“I wish I could see the tomb where the weapons of righteousness lay, the weapons of light, the limbs of Paul, which now are alive but in life were made dead (to sin), (...) which were in Christ’s limbs, clothed in Christ, bound in the Spirit, riveted to the fear of God, bearing the marks of Christ” (St. John Chrysostom, “Homily 32 on the Epistle to the Romans,” Migne, Patrologia Graeca 60, 678-80).
Build this Church
As ordinary men, Peter and Paul might have avoided each other from time to time. Peter was a fisherman from the Sea of Galilee and Paul a Greek-educated intellectual. But Jesus brought them together as a sign for his Church in which the entire spectrum of humanity would find a new place to call home. Together they worked to build the Church. Together they witnessed to Christ. Together they suffered the death of their Lord, death at murderous hands. Paul died by the sword and Peter was crucified head-down. They had a unity that transcended all differences. They teach us about the depth of Christian commitment. For Peter and Paul, insight into Jesus’ true identity brought new demands and responsibilities.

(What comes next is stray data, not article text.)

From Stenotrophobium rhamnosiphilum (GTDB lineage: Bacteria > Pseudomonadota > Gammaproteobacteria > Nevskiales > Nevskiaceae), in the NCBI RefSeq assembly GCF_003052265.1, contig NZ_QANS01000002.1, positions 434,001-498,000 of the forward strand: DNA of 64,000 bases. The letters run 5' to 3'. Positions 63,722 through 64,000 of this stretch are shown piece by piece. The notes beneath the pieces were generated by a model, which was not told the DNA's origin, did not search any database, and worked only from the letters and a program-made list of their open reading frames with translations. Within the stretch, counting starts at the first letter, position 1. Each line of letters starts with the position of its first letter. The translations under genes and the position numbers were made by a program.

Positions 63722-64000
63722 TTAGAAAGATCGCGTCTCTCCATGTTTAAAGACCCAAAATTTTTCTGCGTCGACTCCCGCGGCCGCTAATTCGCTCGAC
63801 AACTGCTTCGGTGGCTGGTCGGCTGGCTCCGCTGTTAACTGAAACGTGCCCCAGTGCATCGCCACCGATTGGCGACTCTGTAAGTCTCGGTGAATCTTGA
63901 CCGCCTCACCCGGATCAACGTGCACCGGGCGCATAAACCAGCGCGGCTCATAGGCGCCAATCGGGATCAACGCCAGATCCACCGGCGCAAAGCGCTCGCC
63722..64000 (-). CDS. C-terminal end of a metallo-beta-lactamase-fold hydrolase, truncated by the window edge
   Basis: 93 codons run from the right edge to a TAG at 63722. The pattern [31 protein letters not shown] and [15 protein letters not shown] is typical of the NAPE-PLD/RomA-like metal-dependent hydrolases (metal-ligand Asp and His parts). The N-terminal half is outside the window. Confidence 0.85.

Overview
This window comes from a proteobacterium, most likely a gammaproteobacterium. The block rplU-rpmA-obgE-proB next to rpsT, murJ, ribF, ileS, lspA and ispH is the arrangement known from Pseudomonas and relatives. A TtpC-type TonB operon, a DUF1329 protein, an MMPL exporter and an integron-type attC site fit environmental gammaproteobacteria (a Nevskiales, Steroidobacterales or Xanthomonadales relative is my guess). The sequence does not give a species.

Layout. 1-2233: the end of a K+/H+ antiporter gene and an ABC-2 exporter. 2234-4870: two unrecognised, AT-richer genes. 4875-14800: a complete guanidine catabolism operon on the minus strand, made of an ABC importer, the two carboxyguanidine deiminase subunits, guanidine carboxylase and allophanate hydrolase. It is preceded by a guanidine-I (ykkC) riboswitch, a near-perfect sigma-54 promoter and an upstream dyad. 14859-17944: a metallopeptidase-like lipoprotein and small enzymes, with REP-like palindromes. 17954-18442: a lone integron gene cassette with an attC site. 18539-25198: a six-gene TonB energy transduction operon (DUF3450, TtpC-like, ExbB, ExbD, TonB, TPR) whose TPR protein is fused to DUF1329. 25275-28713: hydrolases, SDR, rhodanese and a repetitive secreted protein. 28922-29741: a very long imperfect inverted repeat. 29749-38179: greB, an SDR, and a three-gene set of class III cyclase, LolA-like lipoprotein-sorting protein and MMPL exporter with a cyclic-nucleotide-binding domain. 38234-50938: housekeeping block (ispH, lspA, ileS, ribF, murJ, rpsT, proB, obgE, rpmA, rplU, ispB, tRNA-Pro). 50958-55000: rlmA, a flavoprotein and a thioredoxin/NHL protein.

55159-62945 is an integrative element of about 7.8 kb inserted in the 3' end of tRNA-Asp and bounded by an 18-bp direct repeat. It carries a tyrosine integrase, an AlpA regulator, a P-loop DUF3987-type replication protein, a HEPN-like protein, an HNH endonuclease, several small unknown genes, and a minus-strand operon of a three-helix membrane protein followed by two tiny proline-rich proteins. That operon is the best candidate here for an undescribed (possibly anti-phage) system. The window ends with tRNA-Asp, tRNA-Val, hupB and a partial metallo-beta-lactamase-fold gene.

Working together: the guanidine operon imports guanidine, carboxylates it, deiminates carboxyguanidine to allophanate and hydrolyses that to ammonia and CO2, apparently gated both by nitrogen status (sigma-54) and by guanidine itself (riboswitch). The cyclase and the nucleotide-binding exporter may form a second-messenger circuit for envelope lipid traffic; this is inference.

In proclaiming the Year of St. Paul in June 2007, Benedict XVI invited each Catholic to hold up a mirror to his or her life and to ask, “Am I as determined and as energetic about spreading the Catholic faith as St. Paul was?” “Is spreading the faith both by example and by my conversations with friends, colleagues and acquaintances even a concern for me?” “What do I perceive to be my responsibilities following upon my own declaration of faith in Jesus?”
Fr. Thomas Rosica, CSB
CEO, Salt and Light Catholic Media Foundation
This reflection first appeared on the Zenit International News Service in 2009 as well as on the Salt + Light Blog. The complete collection of reflections for Year B is now available in book form. You can order your copy of “Words Made Flesh: Volume 2, Year B” from the Salt + Light online store.